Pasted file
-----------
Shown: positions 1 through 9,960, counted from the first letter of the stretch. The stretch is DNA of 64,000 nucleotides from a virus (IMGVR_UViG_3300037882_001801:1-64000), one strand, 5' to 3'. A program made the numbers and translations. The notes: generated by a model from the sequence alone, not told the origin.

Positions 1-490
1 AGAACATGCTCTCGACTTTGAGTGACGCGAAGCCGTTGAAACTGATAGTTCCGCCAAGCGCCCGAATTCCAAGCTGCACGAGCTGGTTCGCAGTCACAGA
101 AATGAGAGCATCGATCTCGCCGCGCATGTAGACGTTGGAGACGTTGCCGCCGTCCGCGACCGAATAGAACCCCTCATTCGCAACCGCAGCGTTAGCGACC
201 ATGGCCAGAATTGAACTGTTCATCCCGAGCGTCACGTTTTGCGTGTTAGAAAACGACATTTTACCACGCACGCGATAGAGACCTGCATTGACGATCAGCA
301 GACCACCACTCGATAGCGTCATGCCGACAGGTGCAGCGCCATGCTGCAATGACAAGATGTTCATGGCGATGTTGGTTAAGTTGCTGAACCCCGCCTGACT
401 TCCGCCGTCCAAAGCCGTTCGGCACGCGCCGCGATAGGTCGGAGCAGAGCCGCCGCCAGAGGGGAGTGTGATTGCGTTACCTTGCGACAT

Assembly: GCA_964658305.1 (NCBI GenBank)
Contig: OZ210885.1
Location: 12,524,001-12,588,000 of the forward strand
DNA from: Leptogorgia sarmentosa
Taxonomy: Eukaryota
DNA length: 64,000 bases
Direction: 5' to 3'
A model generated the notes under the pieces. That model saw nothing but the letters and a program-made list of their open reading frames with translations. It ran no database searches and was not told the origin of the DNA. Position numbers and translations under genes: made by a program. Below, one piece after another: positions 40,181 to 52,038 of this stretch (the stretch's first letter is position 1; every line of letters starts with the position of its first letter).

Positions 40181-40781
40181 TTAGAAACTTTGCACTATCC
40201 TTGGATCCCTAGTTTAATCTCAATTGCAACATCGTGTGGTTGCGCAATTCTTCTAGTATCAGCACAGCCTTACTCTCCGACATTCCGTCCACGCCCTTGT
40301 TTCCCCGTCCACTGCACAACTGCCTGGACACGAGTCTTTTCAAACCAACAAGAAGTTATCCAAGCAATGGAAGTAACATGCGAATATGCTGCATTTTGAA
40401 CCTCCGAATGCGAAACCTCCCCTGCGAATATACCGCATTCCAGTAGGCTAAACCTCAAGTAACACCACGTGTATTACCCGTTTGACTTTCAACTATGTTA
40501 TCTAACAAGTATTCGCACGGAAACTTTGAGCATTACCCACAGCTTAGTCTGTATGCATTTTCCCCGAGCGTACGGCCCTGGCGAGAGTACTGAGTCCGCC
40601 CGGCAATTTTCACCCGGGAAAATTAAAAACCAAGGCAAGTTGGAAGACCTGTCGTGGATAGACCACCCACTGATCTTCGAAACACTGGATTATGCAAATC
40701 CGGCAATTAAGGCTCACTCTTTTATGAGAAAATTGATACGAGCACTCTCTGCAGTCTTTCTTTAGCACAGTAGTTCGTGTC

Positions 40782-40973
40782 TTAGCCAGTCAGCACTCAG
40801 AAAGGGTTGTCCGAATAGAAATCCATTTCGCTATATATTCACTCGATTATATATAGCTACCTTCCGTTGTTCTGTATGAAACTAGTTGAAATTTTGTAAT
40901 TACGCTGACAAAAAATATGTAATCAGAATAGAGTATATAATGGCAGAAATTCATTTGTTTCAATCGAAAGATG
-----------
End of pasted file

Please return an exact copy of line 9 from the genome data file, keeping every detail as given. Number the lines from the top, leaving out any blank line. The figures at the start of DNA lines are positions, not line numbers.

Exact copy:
Contig: OZ210885.1